New York: A genetic study has revealed that certain species of mosquitoes have evolved to better transmit malaria than even some of their close cousins.
The study may advance understanding about the biological differences between mosquitoes that transmit malaria, and ultimately, how species might be more precisely controlled to stop transmission.
"With the availability of genome sequences from Anopheles mosquitoes of divergent lineages, we now have the opportunity to significantly improve our understanding of these important malaria vectors and develop new strategies to combat malaria and other mosquito-borne diseases," explained Zhijian Tu, professor at Virginia Polytechnic Institute and State University.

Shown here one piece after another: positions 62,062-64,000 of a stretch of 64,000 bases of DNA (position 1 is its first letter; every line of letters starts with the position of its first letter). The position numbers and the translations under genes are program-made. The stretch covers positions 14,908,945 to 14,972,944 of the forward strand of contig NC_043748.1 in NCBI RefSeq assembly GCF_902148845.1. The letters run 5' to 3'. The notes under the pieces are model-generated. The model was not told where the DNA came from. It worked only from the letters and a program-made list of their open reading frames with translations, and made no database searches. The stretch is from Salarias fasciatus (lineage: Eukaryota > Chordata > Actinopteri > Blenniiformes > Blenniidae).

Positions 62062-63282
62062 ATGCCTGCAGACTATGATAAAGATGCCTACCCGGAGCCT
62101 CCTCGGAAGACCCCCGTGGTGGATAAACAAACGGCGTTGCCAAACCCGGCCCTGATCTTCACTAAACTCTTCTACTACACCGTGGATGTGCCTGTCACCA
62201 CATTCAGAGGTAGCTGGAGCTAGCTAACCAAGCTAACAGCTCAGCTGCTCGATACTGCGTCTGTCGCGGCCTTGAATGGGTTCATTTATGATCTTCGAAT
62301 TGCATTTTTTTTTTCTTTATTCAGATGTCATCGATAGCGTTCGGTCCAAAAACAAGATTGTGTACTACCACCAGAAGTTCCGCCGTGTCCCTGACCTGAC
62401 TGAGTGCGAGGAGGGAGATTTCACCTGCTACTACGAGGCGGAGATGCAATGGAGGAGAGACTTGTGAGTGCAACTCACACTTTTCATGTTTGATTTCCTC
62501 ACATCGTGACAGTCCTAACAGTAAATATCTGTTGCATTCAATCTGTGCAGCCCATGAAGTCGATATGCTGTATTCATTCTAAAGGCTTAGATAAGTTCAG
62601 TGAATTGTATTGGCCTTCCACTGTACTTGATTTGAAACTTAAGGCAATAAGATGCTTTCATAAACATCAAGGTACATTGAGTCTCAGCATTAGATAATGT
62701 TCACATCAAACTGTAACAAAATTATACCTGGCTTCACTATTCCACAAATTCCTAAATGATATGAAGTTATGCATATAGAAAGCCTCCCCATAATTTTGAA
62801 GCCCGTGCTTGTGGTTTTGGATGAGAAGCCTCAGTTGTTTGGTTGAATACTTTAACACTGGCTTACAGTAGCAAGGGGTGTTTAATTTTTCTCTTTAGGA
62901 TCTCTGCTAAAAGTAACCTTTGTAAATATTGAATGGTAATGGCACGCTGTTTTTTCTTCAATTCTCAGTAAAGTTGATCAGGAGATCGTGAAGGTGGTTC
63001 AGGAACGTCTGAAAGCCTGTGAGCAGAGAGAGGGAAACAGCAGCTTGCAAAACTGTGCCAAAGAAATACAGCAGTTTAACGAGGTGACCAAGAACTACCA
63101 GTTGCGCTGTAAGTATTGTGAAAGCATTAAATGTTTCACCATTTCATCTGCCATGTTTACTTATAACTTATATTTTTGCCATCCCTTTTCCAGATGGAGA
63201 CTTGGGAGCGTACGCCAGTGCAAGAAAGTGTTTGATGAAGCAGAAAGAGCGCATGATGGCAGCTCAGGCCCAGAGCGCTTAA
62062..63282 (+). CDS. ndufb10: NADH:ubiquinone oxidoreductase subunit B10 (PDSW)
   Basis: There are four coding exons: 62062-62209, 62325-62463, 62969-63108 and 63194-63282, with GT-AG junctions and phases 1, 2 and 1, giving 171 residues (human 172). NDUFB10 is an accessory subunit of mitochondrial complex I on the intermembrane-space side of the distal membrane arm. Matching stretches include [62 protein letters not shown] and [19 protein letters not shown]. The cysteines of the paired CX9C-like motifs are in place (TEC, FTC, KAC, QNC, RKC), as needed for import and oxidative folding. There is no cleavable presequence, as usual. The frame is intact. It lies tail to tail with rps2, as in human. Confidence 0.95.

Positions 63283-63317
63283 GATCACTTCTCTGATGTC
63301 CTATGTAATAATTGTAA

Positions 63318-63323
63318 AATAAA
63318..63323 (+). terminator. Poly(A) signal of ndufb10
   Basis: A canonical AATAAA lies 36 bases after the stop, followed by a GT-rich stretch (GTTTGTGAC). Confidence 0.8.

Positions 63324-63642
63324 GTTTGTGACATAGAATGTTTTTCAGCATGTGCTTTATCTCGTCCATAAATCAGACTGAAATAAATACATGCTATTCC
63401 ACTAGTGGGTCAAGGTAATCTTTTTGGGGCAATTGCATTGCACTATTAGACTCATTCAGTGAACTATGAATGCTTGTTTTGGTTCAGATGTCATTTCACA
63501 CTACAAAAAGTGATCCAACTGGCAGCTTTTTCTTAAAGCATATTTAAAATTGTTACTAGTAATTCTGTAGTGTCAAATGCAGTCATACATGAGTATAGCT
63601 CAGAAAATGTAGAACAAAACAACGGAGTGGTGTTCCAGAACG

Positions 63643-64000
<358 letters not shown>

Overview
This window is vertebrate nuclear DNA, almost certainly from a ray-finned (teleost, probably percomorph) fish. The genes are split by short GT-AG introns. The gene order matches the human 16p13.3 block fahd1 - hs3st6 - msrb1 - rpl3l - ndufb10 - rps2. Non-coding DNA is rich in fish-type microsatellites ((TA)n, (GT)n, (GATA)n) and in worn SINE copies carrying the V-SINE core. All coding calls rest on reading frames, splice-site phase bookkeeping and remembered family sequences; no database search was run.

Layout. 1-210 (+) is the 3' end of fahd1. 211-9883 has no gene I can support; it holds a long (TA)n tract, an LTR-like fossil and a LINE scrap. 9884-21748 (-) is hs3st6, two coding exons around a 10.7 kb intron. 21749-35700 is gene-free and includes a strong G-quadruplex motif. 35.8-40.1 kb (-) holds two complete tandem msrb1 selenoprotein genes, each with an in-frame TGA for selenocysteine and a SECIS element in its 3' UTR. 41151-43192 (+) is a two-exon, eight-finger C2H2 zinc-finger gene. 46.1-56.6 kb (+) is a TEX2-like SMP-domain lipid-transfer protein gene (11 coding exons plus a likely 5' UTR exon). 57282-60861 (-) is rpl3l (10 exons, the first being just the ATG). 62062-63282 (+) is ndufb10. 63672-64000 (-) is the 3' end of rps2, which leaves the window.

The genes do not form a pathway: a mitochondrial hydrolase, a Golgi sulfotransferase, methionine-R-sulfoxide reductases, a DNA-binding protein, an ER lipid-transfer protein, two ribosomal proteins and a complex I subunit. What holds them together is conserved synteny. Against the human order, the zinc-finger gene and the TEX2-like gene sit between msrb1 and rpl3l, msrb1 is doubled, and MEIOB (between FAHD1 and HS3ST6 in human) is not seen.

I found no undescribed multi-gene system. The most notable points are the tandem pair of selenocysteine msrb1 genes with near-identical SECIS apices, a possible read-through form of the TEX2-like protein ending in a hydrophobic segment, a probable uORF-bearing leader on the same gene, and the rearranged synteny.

Of about 450 different species of mosquitoes in the Anopheles genus, only about 60 can transmit the Plasmodium malaria parasite that is harmful to people.
The team chose 16 mosquito species that are currently found in Africa, Asia, Europe, and Latin America, but evolved from the same ancestor approximately 100 million years ago.
Today, the 16 species have varying capabilities for transmitting malaria and adapting to new environments.
The researchers sequenced their genomes to better understand the evolutionary science behind the differences.
In a second related study, researchers found that the most dangerous species, Anopheles gambiae, is able to increase its transmission capabilities by swapping genes at the chromosome level.
A genetic process called introgression, where genes from one species flow into another, plays a role in evolution, in this case by enhancing the capacity of mosquitoes to transmit the malaria parasite, the findings suggested.
The research in the second paper was led by Matthew Hahn, professor at Indiana University.
Both the studies appeared in the journal Science.